Tuesday, 8 October 2019
When something isn't like an orange but you make it orange anyway
Welcome and thank you to all new supporters, and extended gratitude to the long-standing ones for your patience on this campaign. Please be rest assured that content production is underway - I just need a famous person now to tweet about the project!
Evidence of an orange obsession!
The 4th of October marked the 20 year anniversary since I started my MA in Animation at the Royal College of Art. This photo shows me back then with the cave backdrops that I made for my second year film. Everyone at the time told me it was strange I’d painted them orange, they said caves were grey. I must have known they were right because I even visited some caves as part of my research - yet still I was convinced the walls should be orange.
Today I would like to offer you a sneak peak of some writing from ‘Like an Orange’, that not only brings in the book’s theme of art, memories and identity, but describes the first ever time I unfathomably chose orange (that I remember anyway)…
The first painting I ever made was pure orange. It was at playschool and I would have been about 3 years old. There was something very attractive about the tubs of paint. Each their own uniform colour, hard on the outside with a wet version of itself on the inside that I could take out and put on the world. I could feel the paper as it met the bristles of my brush even though my hand was gripping only the handle. The impact of touch bristling through the wood like a wave, accompanied by a faint scratchy sound and a smell that nestles between the eyes. Controlling with clumsy coordination, this was an early experience of extention and expression. A tendril of me, reaching out to co-create with what was there.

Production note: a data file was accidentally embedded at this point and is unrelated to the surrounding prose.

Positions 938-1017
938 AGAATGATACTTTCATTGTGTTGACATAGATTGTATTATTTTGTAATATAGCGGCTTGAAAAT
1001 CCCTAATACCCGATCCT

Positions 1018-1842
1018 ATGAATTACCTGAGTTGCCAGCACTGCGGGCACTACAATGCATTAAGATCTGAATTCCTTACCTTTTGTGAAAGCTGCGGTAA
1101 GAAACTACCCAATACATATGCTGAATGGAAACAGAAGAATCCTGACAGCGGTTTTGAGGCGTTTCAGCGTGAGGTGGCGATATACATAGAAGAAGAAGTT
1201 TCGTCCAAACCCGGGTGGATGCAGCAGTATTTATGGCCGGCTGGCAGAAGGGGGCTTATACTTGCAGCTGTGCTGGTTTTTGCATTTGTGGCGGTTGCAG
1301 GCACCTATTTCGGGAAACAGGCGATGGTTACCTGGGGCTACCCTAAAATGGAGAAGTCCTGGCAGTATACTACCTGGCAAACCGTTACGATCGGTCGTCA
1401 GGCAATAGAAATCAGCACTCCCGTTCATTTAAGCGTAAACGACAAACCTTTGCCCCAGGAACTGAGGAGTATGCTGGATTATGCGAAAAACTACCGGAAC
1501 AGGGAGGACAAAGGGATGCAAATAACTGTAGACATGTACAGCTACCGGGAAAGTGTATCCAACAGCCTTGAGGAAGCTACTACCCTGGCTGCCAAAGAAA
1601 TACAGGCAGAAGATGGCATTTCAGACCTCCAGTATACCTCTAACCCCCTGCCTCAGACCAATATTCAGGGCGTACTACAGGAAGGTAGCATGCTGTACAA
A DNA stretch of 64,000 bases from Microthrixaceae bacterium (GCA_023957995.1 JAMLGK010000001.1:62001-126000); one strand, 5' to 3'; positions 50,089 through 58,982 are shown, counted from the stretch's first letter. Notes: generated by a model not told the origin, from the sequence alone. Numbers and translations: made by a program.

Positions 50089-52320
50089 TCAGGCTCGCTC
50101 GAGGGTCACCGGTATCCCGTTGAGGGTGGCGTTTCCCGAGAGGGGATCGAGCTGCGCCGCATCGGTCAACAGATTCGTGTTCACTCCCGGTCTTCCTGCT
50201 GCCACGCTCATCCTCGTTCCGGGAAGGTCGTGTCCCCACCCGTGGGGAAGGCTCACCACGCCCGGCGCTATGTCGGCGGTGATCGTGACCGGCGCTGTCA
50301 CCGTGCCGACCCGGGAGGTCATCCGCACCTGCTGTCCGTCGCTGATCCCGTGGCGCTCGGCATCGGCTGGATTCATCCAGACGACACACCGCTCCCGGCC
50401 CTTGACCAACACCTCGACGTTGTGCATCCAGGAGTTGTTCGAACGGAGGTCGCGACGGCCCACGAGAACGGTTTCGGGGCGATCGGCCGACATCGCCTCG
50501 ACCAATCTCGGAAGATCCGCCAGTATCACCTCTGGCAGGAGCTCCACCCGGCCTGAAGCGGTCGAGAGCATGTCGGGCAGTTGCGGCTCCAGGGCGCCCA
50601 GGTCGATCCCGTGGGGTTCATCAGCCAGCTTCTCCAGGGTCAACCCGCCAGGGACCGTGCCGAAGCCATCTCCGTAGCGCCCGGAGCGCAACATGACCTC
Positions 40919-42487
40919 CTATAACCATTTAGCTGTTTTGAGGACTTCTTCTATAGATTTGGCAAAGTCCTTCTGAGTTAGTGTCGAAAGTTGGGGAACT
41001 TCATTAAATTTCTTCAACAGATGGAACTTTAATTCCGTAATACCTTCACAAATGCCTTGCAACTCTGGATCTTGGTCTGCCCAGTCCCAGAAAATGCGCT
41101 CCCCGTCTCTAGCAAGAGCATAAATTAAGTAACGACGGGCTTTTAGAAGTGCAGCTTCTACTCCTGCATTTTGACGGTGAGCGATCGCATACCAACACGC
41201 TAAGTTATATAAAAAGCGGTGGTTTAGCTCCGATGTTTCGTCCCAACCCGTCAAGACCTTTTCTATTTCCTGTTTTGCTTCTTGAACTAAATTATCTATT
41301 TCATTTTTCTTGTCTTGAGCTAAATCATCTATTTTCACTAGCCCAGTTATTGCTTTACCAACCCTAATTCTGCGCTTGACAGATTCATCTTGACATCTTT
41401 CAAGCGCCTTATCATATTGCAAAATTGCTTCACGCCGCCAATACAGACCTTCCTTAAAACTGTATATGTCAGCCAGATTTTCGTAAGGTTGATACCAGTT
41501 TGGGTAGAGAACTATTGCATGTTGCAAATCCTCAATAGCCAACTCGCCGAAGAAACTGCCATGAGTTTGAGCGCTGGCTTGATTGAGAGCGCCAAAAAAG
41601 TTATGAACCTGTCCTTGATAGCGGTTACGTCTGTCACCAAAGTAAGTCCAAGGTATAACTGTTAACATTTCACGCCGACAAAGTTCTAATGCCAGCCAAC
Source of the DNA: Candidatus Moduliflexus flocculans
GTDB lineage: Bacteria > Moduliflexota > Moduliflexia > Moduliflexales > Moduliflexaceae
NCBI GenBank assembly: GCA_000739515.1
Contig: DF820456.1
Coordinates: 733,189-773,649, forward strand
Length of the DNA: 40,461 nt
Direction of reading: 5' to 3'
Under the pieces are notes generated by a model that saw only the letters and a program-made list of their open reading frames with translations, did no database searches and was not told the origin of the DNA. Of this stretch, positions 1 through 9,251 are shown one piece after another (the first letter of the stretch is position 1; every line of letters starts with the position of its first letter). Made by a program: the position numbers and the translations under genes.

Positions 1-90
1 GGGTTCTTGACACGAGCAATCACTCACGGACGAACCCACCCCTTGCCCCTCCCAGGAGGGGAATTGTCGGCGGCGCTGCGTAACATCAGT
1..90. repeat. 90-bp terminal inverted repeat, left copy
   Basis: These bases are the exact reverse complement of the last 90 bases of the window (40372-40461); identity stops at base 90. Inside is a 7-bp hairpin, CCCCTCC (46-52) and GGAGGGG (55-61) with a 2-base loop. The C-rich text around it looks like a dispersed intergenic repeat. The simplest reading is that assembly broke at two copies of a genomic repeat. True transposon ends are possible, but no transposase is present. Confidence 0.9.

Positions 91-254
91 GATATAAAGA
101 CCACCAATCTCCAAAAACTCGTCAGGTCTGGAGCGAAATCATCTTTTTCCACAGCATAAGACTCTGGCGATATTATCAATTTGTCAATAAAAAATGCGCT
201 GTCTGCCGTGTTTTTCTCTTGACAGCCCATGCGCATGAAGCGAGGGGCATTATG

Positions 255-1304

I was aware it was my first painting. I knew there were such things, and most of the ones I had seen, probably in my Ladybird books, were of things. But I felt I couldn’t - or rather, shouldn’t - do a painting of something, because why that something and not another something? It made sense to me just cover the paper with one colour. To be as basic as I possibly could for my first painting. I chose orange.
So this I did. When the grown ups saw me at work, one of them laughed and did something to my painting. It wasn’t until afterward, and not long afterward, that I understood what I had done that was so funny. My mum was very good at relaying anecdotes to me, even about myself, and this was one of them. What I had done, was to go over my name that they had written in the corner. When the woman laughed and did something, the thing she did was to write my name again in a different corner. I went over it again!
Of course, I hadn’t learned to read or write yet. It’s almost unfathomable to think now that I had no idea those black markings on the paper somehow meant ‘Wallis’, my name, me. Why wouldn’t I go over them? I had very good reasons to cover the entire paper in one colour.
But why orange…?
Thank you for reading! I have dozens of examples of the orange theme being a prevalent one in my life that I will explore through the book in relation to the brain injury survivors I met at Headway, attaching various other themes and a time line.
On a slightly different note, if there are any budding cartoonists or graphic novelists out there, you may like to consider the CPD workshops that are being run by LDC (Laydeez Do Comics - I’m a London coordinator). Over the course of this month and next, professionals in the field will be delivering between them everything you need to know about getting a comic or graphic novel done and published. Find out more here: https://ldcomics.com/event/ldc-professional-development-workshops-oct-nov-2019/
Finally, I am currently developing my own workshops called Embodied Memory Retrieval and Empathic Drawing - if this peaks your interest and you'd like to learn more, please email me directly at firstname.lastname@example.org
Now go and crunch some orange leaves!
With warm autumnal wishes,